To investigate the effect of scanning rate, cyclic voltammograms of SUM were recorded using the working electrode at scan rates ranging between 10 and 100 mV/s. As shown in Fig. 6b, the anodic peak currents increase with higher scan rates, and the anodic peak potential shifts towards more positive potentials. Moreover, the oxidation and reduction peak currents in the measured cyclic voltammograms are found to be asymmetric. This observation suggests that the reaction is irreversible. In addition, it is found that the anodic current changes linearly with the scanning rate (see inset in Fig. 6b) indicating that the electrochemical reaction mechanism depends on the adsorption of electroactive species on the electrode surface68. The adsorption-based electro-oxidation of SUM has also been reported, previously, using MXene-MWCNT-chitosan/GCE23 and Pt-ZrO2 NPs/CPE20.

Since the electro-oxidation of SUM on Zn(II)-MOF/EDPGE surface follows an adsorption-depended mechanism, the accumulation time would be a crucial parameter that affects the electrochemical response of the sensor. The effect of accumulation time on sensor performance was investigated by differential pulse voltammetry (DPV) measurements for 5.82 µM SUM solutions (see Fig. S5B and C in the supplementary information). It is worth noting that differential pulse voltammetry (DPV) is a popular technique that exhibits more sensitive response rather than the CV. This is rooted in the fact that measuring the current for each pulse effectively minimizes the background current. Therefore, this technique is useful in the analysis of trace analytes.

Increasing the accumulation time up to 60 s led to an increase in the oxidation peak current of SUM on the surface of Zn(II)-MOF/EDPGE (Fig. S5B and C in the supplementary information). However, when the accumulation time exceeds 60 s the signal strength decreases due to the electrode surface saturation. As a result, an accumulation time of 60 s was chosen as the optimum duration for the subsequent studies.

The pH value of the supporting electrolyte is the other parameter which affects the electrochemical response of the Zn(II)-MOF/EDPGE. The effect of electrolyte pH on the oxidation of SUM was studied by DPV method in the pH values between 2.0 and 9.0 (Fig. 7). According to the DPV measurements, the best discrimination occurs at pH 7. As a result, the subsequent electrochemical measurements of SUM were carried out in pH 7. In addition, with increasing the solution pH, the SUM oxidation peak potential shifts toward less positive values. This foundation indicates that protons are involved in the oxidation of SUM. A linear relationship between the observed peak potential (Ep) and the pH value of the supporting electrolyte was found. The calculated linear regression equation is Ep (V) = 0.0582 pH + 1.1144 (R2 = 0.9812). The obtained slope value of 0.0582 V/pH is close to the theoretical value of 0.059 V/pH, indicating that an equal number of protons and electrons are involved in the respective electrode reaction.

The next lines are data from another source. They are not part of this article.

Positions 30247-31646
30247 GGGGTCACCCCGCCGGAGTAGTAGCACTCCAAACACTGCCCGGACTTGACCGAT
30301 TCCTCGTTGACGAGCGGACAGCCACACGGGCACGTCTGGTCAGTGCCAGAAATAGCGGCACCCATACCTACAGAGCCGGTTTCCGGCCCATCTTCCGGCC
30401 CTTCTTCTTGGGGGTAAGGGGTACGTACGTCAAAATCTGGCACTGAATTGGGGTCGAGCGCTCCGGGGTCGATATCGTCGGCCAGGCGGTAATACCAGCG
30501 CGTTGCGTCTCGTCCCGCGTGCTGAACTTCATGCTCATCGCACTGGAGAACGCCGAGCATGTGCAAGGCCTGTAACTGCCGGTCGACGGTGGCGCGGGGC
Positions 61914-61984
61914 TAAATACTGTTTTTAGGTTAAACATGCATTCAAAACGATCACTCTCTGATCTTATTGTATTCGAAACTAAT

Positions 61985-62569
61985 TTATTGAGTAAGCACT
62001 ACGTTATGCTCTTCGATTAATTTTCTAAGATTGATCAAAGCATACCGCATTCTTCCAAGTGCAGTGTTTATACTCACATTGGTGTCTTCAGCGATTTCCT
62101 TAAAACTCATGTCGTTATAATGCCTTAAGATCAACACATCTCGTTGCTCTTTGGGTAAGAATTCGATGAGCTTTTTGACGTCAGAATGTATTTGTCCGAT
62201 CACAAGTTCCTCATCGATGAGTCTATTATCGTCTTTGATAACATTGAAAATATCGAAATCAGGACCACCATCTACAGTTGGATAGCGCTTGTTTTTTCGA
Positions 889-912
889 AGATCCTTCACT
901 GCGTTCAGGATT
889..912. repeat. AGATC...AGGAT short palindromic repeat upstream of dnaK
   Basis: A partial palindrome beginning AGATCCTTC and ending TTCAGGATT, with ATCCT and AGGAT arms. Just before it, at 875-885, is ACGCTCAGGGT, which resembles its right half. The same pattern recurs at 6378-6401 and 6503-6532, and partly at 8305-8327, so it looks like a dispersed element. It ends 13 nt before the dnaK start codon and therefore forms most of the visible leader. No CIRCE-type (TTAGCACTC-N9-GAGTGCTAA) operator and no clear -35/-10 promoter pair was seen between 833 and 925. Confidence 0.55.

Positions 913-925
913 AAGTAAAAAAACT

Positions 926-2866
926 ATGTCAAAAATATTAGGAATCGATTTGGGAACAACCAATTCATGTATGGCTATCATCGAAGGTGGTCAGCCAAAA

Figure 7
figure 7

(A) The pH effect on the DPV measured for 8.61 μM SUM solution using Zn(II)-MOF/EDPGE (supporting electrolyte: phosphate buffer, 0.1 M), (B) Ipa changes with solution pH value, (C) The linear relationship between pH value and Epa.

Analytical features of the developed Zn(II)-MOF/EDPGE in determination of SUM

At optimal conditions, the SUM concentration range for which the fabricated Zn(II)-MOF/EDPGE sensor responses linearly, was determined using DPV method in 0.1 M phosphate buffer solution (Fig. 8a). Pulse amplitude of 50 mV, pulse width of 50 ms, and scan rate of 20 mV/s were applied in the measurements. The calibration curve was obtained by plotting the anodic peak current vs. standard concentrations of SUM, and the regression equation was derived. It was found that when the SUM concentration (CSUM) changes between 0.99 and 9.52 μM, using Zn(II)-MOF/EDPGE, the respective oxidation peak current (ip) increases linearly (Fig. 8). The experimental detection limit for the described sensor was calculated to be 0.29 μM (LOD = 3Sb/m; Sb = the standard deviations for the blank solution and m = the slope of the calibration graph). It should be noted that the DPV method allows investigating the concentrations until the modified electrode surface reaches saturation. After saturation, the active sites on the electrode can be easily reactivated by subjecting the electrode to cyclic voltammetry in the phosphate buffer.

Figure 8
figure 8

Pulse voltammograms recorded using Zn(II)-MOF/EDPGE in the absence (Blank) and in the presence of SUM (0.99 to 9.52 μM) in 0.1 M phosphate buffer solution (pulse amplitude: 50 mV, pulse width: 50 ms, and scan rate: 20 mV/s) (a) and calibration curve, plotting anodic electro-oxidation peak current vs. SUM concentration (each point shows the average value for three tests ± SD) (b).